Did you know you have the right to refuse when a police officer asks for a breath test to assess your sobriety? In the past, refusing a breath, blood, urine or saliva test that measures Blood Alcohol Content (BAC) meant automatically surrendering driving privileges for a full year. Now, however, those who decline their first request for a chemical sobriety test may only end up losing their driver license for 60 days.
The new conditions are currently effective, so those that refused the test in November may be able to regain their licenses come January 2014. Under the revised Colorado law, however, the 60-day suspension only applies to those refusing the test for the first time. This is noted in your record, so if you have refused the test before and already given up your license for a year you will not be eligible for the relaxed penalties.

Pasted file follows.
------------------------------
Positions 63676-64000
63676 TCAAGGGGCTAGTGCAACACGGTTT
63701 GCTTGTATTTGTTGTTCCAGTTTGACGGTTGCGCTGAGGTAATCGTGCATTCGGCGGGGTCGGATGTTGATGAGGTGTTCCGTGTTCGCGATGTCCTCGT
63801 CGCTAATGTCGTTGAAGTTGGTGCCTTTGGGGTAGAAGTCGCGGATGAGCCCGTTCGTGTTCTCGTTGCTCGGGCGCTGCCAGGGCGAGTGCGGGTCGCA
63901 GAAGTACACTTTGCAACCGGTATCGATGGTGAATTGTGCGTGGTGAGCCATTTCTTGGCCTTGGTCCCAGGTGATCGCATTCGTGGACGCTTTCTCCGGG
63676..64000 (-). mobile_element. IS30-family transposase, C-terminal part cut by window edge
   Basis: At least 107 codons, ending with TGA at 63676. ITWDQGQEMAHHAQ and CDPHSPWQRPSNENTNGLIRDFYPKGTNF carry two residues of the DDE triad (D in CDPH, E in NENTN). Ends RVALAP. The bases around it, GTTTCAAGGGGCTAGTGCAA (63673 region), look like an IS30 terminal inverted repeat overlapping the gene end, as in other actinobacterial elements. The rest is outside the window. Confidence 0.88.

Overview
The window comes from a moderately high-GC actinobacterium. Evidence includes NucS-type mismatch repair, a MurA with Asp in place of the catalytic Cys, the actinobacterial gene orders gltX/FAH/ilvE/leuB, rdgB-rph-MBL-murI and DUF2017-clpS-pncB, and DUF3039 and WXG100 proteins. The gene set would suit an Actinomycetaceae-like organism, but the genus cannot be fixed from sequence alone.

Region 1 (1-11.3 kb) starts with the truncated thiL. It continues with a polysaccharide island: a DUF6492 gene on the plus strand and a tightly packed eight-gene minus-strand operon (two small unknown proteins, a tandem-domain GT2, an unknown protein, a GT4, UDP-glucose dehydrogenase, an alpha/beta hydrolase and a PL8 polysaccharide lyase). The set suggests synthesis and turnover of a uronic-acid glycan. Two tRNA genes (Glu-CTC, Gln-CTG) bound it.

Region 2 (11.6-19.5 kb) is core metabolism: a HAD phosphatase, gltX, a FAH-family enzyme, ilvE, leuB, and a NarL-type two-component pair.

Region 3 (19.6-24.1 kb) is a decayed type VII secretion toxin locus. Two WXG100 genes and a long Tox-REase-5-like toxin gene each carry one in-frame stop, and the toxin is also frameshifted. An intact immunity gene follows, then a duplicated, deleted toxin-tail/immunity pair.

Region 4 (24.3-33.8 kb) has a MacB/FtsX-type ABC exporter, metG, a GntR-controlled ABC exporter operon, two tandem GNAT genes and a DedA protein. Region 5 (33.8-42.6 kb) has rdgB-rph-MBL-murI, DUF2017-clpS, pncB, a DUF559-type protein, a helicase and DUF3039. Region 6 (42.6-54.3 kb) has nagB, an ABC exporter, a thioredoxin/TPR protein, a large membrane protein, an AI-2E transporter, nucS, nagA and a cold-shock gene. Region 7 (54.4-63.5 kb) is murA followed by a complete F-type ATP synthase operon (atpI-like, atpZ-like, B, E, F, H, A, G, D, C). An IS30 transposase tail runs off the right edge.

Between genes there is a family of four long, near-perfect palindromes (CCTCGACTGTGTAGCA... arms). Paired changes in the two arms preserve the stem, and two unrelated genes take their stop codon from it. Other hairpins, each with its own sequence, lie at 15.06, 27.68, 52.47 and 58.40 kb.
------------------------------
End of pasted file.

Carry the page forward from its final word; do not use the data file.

Although refusing a chemical sobriety test is not a “Get Out of Jail Free” card and you could still be convicted for a DUI or DWAI, handing over proof of your inebriated state essentially seals your fate in front of a judge. With the reduced penalties for declining the test though, taking the Light Rail or bumming a ride for the next two months becomes a more viable option and could save you from the estimated $10, 275 price tag for a first DUI and all the resulting social repercussions– which is certainly something worth thinking about.
Please contact one of our experienced DUI defense lawyers if you have questions about how the revised law affects your pending or future cases: 720.488.9586.